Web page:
The subject invention provides a novel combination of product features and method steps that allow a micro channel, checkerboard flow type CPU cooling assembly to be manufactured and assembled economically; with an assurance of tight interface sealing that prevents by pass flow, but without clogging or jeopardizing the flow in the micro channels.
In the preferred embodiment disclosed, a base cold plate of thermally fusible and electrically conductive material (pure copper), has a flat lower surface adapted for thermal bonding to a CPU or similar electronic component to be cooled. The cold plate upper surface is surrounded an exterior perimeter to be sealed, which, in the embodiment disclosed, is a short cylindrical flange integral with the cold plate itself. The top edge of the cylindrical flange includes a shorter, integral knife edged welding seam. The cold plate upper surface also has a series of parallel, ultra fine micro channels cut into its surface. The metal material left between the micro channels can be conceptualized as ultra thin micro fins, with upper edges flush to the basic upper surface of the cold plate itself. Near the center of the micro channel pattern, several of the channel-fins extend all the way out to the perimeter flange, at each end.
A manifold formed of the same material as the cold plate comprises a series of parallel, alternating inlet-outlet channels, formed, in the embodiment disclosed, by a continuous, sinuous wall that extends between a pair of solid end blocks. The manifold channels are relatively wider than the base plate micro channels. The end blocks each include a central sealing rib that is flush to the lower surface of the sinuous wall, while the rest of the lower surface of the end blocks is slightly recessed. The outer edges of the manifold end blocks closely match the inner surface of the cold plate's cylindrical flange. When the manifold is laid onto the cold plate upper surface, the inlet outlet channels perpendicularly cross the micro channels, in a checkerboard pattern. The undersurfaces of the sealing ribs extend parallel to the longer, central micro fins in the pattern.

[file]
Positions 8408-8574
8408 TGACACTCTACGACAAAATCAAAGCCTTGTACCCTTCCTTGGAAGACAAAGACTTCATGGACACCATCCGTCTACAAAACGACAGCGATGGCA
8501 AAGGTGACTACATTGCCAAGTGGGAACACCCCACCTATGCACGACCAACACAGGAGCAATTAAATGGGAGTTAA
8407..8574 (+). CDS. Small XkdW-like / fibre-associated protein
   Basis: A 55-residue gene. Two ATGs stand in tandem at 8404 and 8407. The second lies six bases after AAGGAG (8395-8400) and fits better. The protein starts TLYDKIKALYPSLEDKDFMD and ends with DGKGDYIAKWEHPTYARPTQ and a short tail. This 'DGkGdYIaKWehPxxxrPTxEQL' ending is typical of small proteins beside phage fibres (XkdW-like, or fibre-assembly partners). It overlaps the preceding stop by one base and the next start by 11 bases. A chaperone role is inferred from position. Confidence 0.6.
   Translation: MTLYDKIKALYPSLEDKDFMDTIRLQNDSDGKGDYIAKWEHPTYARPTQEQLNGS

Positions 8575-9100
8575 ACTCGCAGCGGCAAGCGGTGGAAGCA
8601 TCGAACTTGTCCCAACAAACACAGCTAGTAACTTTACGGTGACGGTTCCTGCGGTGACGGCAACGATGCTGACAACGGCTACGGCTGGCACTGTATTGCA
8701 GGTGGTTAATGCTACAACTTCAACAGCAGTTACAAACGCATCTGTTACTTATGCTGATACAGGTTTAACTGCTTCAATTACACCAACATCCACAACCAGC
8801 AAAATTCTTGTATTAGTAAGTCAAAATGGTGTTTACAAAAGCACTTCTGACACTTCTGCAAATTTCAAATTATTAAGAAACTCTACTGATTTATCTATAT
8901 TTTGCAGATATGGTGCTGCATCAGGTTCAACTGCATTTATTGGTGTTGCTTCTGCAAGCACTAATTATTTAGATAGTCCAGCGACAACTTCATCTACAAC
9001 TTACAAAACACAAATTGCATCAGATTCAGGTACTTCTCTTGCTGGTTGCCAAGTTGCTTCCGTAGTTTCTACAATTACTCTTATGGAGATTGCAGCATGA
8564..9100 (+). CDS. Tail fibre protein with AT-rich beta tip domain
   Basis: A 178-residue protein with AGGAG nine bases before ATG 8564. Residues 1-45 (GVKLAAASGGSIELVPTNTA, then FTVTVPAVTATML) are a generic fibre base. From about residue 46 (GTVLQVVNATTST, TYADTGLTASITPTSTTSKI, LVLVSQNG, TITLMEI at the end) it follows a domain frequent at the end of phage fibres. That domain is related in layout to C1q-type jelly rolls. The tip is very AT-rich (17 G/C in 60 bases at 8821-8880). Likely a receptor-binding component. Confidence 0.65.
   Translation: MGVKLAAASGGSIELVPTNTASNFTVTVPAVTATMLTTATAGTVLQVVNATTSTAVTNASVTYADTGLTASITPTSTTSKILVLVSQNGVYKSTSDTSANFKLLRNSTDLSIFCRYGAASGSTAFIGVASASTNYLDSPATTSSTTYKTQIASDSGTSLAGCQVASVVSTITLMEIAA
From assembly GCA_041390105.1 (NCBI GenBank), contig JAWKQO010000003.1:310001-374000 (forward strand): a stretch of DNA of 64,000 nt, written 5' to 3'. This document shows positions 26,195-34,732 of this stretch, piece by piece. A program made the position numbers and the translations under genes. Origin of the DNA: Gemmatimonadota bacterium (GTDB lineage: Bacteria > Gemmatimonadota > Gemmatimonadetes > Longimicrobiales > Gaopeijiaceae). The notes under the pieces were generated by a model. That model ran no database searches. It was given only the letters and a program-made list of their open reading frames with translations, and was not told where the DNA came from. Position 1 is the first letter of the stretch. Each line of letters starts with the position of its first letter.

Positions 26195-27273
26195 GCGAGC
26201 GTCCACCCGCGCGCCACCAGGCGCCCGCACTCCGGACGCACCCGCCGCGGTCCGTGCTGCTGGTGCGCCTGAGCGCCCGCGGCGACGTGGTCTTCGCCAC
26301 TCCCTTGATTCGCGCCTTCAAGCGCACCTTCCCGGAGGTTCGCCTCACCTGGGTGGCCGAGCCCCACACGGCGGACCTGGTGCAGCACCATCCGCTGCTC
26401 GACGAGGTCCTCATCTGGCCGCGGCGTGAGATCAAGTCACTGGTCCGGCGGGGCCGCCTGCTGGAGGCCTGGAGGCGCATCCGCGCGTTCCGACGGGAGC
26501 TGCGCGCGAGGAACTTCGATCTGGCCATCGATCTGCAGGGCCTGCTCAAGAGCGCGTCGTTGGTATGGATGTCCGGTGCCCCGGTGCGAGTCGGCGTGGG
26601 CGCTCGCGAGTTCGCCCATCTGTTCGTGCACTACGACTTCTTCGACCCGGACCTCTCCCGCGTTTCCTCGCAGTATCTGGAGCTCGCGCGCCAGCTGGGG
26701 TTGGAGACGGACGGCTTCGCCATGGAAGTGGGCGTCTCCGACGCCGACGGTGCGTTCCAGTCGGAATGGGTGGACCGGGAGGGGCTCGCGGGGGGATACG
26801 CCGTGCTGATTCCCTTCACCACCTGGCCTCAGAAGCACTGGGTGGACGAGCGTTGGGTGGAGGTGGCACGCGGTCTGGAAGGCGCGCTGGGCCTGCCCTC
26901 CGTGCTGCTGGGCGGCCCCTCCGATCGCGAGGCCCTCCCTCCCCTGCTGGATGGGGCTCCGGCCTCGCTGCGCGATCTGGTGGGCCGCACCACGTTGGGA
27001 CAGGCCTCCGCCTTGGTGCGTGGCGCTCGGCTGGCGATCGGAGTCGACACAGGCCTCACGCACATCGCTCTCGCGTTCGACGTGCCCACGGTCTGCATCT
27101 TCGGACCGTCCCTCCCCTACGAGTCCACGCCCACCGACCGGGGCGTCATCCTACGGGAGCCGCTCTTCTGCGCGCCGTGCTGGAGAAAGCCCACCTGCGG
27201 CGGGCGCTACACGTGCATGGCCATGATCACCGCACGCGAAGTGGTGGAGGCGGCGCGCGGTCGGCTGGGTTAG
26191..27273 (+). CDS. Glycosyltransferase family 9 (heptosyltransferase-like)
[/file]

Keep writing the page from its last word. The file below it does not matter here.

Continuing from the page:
A last component is a cover of the same material as the cold plate and manifold, an undersurface of which closely and continuously engages the welding seam on the upper edge of cylindrical flange of the cold plate when the cover is clamped down over the cold plate. Enough continual clamping pressure is applied to maintain good electrical contact between the cover undersurface and welding seam, and sufficient electrical current is applied across the two to begin to melt the thin welding seam. As this occurs, the sandwich of cold plate-manifold-cover begins to close up slightly until the undersurface of the cover solidly engages the upper edge of the flange, as the melted welding seam creates a tight and continuous perimeter seal. The thickness of the manifold relative to the interior thickness of the cold plate cylindrical flange (plus welding seam) is determined such that, just as the cover touches down on the upper edge of the flange, the lower surface of the manifold sinuous wall simultaneously touches the upper edges of the micro fins (at multiple, discrete perpendicular junctions). Concurrently, the lower surfaces of the raised sealing ribs engage the upper edges of the longer, central micro fins (at a parallel, continuous junction), with just enough pressure, and over just enough elapsed time, to quickly create a solid, but non obstructing, juncture at various interfaces. Liquid coolant forced into the inlet channels of the manifold is then forced down into the micro channels and back up into the outlet channels consistently, and cannot by pass or short circuit past the end blocks of the manifold because of the solid seal of the sealing ribs fused to the upper edges of the longer, central micro fins.